Staying on my Nigerian women and nonbinary writer kick, the next book I read was Stay With Me by Ayọ̀bámi Adébáyọ̀. This was the first book I read that actually looked at polygamy in Nigeria, especially as a practice between tradition and a more “modern/western” world. Being polyamorous myself, I was excited to read a book about multiple partners even if it is in a system of power I don’t necessarily agree with.
The book begins with an idealistic young couple who have no interest in polygamy. The girl, Yejide, agrees to marry Akin on the condition that he will not take another bride. This sets up the whole book, as it immediately shows the power dynamics in Nigeria. Mainly, that the current wife does not have to agree to her husband taking more wives. It also shows the power dynamic in Yejide and Akin’s relationship, which involves Yejide having considerable influence over Akin.
In theory, Yejide and Akin would have had a beautiful marriage and lived happily-ever-after if they could have kids. However, year after year they fail to get pregnant until the pressure from Akin’s family (and society at large) wrecks havoc on Yejide’s mental health and Akin takes a second wife. This unravels their entire relationship as layer after layer of desperation and deception is revealed.
Out of Time
I love stories that are not told in a linear fashion. This book has three main timelines: the current timeline, which involves a separated Yejide and Akin who are considering reuniting at Akin’s father’s funeral, the young married couple, which involves trying to get pregnant and having kids, and the young dating couple, which involves meeting each other, dating, and falling in love.
Transitioning between these three time periods allows Ayọ̀bámi Adébáyọ̀ to layer in secrets. So far most of the Nigerian books I’ve read have been non-linear. They play with time in a way that pulls relevant details to the front and feels very natural while also giving a generational, almost global feel to the stories. This feeling is deepened by the political backdrop of the book, passing through protests, coups, and elections.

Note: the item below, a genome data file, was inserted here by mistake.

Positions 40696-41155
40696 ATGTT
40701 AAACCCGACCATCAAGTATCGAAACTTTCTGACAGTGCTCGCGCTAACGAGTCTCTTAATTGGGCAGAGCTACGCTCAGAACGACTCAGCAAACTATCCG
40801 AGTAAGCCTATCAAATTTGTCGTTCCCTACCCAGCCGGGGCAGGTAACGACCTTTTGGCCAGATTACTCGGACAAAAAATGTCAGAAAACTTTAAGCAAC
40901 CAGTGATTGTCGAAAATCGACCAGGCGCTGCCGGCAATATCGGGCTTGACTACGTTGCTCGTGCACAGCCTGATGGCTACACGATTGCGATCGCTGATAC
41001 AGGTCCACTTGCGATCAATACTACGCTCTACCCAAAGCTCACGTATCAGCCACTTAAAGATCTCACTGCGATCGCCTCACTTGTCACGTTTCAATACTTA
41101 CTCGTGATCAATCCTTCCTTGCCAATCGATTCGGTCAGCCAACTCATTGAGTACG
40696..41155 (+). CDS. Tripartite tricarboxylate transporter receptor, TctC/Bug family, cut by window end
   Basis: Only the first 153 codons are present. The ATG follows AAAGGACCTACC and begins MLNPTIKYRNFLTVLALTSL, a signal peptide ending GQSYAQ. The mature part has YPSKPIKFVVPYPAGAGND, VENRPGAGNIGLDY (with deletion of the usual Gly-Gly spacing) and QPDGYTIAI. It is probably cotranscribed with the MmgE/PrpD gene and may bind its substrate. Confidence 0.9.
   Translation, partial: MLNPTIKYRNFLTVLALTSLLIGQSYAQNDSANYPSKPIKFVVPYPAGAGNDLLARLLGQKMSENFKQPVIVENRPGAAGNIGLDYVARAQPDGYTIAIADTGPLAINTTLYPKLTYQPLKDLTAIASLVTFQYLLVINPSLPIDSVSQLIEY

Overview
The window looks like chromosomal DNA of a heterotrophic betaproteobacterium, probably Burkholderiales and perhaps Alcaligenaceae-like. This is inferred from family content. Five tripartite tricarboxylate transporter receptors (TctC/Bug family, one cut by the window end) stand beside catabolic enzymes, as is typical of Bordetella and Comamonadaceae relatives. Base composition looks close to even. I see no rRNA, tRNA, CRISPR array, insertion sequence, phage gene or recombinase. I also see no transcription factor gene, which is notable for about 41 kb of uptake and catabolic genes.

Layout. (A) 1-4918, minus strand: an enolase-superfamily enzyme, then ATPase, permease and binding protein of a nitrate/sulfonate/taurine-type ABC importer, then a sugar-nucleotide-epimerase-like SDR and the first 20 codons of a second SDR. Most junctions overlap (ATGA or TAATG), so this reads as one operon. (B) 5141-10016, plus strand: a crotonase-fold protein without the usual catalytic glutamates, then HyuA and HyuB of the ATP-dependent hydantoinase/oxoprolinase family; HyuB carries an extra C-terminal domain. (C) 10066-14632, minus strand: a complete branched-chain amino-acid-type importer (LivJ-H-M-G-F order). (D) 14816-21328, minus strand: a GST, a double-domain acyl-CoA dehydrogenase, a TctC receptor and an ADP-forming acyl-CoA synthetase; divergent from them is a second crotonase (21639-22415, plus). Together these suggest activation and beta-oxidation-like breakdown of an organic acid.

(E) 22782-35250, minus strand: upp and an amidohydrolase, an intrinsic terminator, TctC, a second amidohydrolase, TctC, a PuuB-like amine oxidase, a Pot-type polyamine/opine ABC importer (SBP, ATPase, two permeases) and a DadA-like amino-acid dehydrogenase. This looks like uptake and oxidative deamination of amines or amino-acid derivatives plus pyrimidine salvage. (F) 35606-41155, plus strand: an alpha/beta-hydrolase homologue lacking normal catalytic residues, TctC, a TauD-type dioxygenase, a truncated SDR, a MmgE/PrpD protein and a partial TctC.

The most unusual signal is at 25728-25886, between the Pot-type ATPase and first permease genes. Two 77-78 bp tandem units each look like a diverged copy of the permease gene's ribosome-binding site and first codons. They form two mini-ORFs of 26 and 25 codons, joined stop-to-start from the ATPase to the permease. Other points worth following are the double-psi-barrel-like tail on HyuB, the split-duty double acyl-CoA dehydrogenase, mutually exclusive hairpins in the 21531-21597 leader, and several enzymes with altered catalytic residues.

The book flips between Yejide and Akin, and each chapter has a bit from each timeline. This allows the book to have both a very deep point of view while also having a wide, almost omniscient feel to it. It also has the classic, straight-forward Nigerian story-telling feel that I absolutely love. When things get complicated and emotional, Ayọ̀bámi Adébáyọ̀ tends to state them simply. She doesn’t obscure them behind metaphor and yet her language is fluid and poetic.
Stay With Me starts with loose strands that build a rich narrative and, as the story progresses, Ayọ̀bámi Adébáyọ̀ twists these strands tighter to create heart-wrenching revelations. About halfway through the book I was so enthralled that I couldn’t put it down. A lot of the shocking revelations were dramatic — I was reminded of reading Valley of the Dolls or even watching a soap opera. Several times I gasped OUT LOUD with a “no way.”
The thing is all of these twists and turns were perfectly paced and planned out. The seeds were planted from the beginning and nothing was too farfetched to believe.
The Gut Punch
In Summation, Go Read It
Basically, this book does everything I’ve been loving about Nigerian women writers and does it well. It takes a relatable, intimate plot and gives it layers of meaning while staying simple and accessible.